One fall afternoon, I got an urgent call for a garbage truck with wires on it.
Routine stuff for me but not so for the people who called for help. The truck had been loading garbage bins with those forks that go up over the top of the truck to dump. In this case the driver got distracted, left the forks up, then drove down the street. The secondary wires had multiple services and mid-spans going both ways from the front lot positions. By the time the driver realized there was a problem the truck had torn down multiple house services. The larger secondary wrapped in his forks was arcing and was barking loudly.
When I arrived, I, immediately, made the scene safe, deenergizing the transformers that fed the street. The driver was wigged out but did all the right things, staying in the truck until I cleared the situation.
I looked over at one of the houses and there was a twenty-foot hole in the side of the house. There was an elderly fellow sitting at his kitchen table, just looking out but not moving.
After calling for more help, gathering the vehicle driver’s information and taking a few pictures, I went over to check on the guy.
I knocked on the door and the person said come on in. The house was open. There he was, sitting with a glass of scotch, calm as could be. I introduced myself and asked if he was okay.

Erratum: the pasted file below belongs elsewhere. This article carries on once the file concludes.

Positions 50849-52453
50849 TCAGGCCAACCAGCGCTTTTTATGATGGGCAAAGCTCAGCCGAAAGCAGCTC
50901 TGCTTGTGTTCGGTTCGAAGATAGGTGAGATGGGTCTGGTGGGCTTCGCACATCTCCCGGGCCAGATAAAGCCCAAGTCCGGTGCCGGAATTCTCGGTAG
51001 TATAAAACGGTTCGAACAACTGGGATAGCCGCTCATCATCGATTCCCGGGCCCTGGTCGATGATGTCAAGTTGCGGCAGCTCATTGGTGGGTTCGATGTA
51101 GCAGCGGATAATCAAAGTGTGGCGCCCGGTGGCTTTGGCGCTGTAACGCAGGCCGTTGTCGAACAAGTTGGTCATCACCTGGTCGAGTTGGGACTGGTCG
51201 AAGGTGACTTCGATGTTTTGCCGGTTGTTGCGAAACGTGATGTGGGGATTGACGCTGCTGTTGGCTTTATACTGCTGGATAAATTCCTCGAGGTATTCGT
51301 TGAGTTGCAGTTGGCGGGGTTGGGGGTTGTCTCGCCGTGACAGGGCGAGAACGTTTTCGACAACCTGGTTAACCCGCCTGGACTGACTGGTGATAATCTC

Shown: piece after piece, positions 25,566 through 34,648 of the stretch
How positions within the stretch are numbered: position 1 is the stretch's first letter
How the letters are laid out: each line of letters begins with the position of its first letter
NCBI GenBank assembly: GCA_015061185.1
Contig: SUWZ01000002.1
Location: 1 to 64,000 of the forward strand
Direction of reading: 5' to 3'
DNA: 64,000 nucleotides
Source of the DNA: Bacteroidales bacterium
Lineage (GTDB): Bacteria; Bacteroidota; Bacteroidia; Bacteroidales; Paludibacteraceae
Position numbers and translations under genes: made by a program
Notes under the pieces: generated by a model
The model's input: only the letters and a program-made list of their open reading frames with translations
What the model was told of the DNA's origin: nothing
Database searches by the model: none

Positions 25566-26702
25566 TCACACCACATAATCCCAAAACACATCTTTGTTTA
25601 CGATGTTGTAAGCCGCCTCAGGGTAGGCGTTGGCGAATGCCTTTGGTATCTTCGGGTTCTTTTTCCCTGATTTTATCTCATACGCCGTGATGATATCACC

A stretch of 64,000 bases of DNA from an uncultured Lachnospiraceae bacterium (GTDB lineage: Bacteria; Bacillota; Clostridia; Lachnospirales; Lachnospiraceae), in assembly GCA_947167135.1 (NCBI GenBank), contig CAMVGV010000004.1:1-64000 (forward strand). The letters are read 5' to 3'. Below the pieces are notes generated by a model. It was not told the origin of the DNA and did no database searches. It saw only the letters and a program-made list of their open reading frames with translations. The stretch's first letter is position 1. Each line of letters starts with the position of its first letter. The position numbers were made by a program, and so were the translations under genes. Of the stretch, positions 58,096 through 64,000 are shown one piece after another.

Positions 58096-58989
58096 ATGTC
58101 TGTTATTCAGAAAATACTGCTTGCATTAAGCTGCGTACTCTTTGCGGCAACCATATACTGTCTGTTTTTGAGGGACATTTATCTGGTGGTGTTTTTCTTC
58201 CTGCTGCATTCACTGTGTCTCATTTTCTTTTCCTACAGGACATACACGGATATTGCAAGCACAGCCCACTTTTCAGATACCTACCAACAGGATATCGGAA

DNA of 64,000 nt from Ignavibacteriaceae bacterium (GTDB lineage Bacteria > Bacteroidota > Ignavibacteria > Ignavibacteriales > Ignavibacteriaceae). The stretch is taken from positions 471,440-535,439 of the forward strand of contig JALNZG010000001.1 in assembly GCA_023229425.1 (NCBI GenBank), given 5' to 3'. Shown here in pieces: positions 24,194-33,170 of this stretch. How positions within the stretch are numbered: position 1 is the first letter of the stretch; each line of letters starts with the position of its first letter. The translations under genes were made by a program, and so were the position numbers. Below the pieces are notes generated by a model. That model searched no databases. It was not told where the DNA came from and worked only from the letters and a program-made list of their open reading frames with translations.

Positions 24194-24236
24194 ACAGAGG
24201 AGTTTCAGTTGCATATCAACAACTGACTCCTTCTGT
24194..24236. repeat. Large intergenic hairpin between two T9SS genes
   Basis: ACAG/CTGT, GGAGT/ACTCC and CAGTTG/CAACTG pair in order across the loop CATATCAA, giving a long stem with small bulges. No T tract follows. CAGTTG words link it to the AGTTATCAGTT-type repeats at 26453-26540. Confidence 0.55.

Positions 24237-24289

He told me his name, Ted, and said that he usually toasts his wife, who had passed a couple of years back, every day. Ted offered me one but I told him that I had to finish work.
I told him that he needed to get an electrician and call his insurance company. He said that he could not see well enough to read his phone book or papers. He asked if I could help him since his wife used to handle much of that. How could I not but I did not have much time? I made a call while Ted finished his dram of scotch.
It was amazing how well things came together that afternoon. The insurance company got right after it, getting emergency repairs arranged to start on the repairs to the side of the home. Temporary power was installed, and all the street secondaries cleaned up.
Before I left that afternoon, I asked him how he was able to stay so calm through all the chaos. Ted said, “I was a war veteran, and my wife Emily was a nurse, you can always fix things, but you cannot always fix people.”
He thanked me for my service and help.
It is too bad that we never have enough time or support to help our greatest generation. It was brought up as a suggestion to support our customers more, to get our people more help, but nothing happened.
Bruce Masse – Trouble Technician